"Academic Writing:" The Dos and Don'ts

I'm writing a paper that examines Telemachus's character in the Odyssey. Was he a coward? Was he a match for his father? Was his limiting factor his resources, his character, or his beliefs about himself? While searching for sources, I stumbled across Mimesis: The Representation of Reality in Western Literature by Auerbach. The first chapter is called "Odysseus's Scar," which sounded like it might be useful for my paper. Imagine my horror when this is what I read:

There is also room and time for orderly, perfectly well-articulated, uniformly illuminated descriptions of implements, ministrations, and gestures .... Clearly outlined, brightly and uniformly illuminated, men and things stand out in a realm where everything is visible, and not less clear - wholly expressed, orderly even in their ardor - are the feelings and thoughts of the persons involved .... But the true cause of the impression of "retardation" appears to me to lie elsewhere - namely, in the need of the Homeric style to leave nothing which it mentions half in darkness and unexternalized.

I hope you stopped reading, because I certainly did. If I had to rephrase that paragraph, this is what I'd say:

Homer's pacing seems slow, but it gives him time to provide vivid description.

I'm guessing that if I polled everyone reading this article, there would be unanimous consensus: The rewrite is much easier to read. So why doesn't Auerbach use such simple language? Well, who knows? I can, however, save you from falling into the same trap. Here are some specific points to watch out for when you're writing "academically."

1. Avoid words with obvious Latin roots. This point has a long history in English linguistics, but here's a practical example. Consider the Hunger Games. Characters who represent corrupted authority have Latinate or Greek names (Seneca, Coreolanus, Caesar, Claudius) whereas those who represent youthful resilience have Saxon names (Katniss, Primrose, Rue, Clove). English is a Germanic language, not a Latinate language, and as such our nearest and dearest words are almost all Germanic. Words with Latinate stems are often colder and more formal than their corresponding Saxon equivalents (such as 'paternal' versus 'fatherly' or 'fortune' versus 'luck'). When in doubt, consult a dictionary, which will usually have at least a basic etymology (history) of the word in question. Be sure to follow George Orwell's advice to "break [this rule] sooner than say anything outright barbarous."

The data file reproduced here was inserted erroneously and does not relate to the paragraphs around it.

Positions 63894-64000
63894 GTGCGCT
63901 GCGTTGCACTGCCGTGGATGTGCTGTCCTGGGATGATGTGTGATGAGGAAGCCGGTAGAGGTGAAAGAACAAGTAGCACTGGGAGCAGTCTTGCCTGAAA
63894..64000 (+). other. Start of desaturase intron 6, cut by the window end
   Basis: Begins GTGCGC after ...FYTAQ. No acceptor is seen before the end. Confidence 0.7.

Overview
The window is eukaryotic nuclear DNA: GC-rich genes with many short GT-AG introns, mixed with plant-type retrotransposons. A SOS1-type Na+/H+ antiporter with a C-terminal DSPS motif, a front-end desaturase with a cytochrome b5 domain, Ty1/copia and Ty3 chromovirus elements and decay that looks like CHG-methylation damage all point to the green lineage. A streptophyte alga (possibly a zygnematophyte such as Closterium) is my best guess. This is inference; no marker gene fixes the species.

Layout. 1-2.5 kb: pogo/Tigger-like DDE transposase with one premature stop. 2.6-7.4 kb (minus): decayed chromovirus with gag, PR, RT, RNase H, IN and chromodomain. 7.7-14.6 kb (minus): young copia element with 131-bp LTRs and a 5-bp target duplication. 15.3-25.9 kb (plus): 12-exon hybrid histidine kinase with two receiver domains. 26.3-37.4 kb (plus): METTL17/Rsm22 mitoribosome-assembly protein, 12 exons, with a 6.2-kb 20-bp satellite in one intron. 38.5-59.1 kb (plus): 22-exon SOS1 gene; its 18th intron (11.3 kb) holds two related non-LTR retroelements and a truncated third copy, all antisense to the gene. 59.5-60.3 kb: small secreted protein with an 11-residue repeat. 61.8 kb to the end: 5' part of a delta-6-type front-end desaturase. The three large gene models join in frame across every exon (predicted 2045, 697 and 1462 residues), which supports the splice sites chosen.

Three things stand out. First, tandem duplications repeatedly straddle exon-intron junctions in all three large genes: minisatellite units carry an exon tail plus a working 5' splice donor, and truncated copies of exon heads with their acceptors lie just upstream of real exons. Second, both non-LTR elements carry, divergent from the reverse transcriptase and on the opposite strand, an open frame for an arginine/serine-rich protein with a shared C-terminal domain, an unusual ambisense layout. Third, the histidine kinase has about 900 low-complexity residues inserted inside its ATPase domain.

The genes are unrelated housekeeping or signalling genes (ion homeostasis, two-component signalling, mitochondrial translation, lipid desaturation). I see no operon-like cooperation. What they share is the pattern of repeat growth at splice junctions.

Some Latinate words in Auerbach's paragraph include "ministrations," "articulate," "unexternalized," "ardor," and "illuminated" (among several others). Replace these with "hospitality," "express," "unclear," "passion," and "described," and the passage becomes already a little easier to read. (Notice that the Latinate words are usually the longest and most confusing.)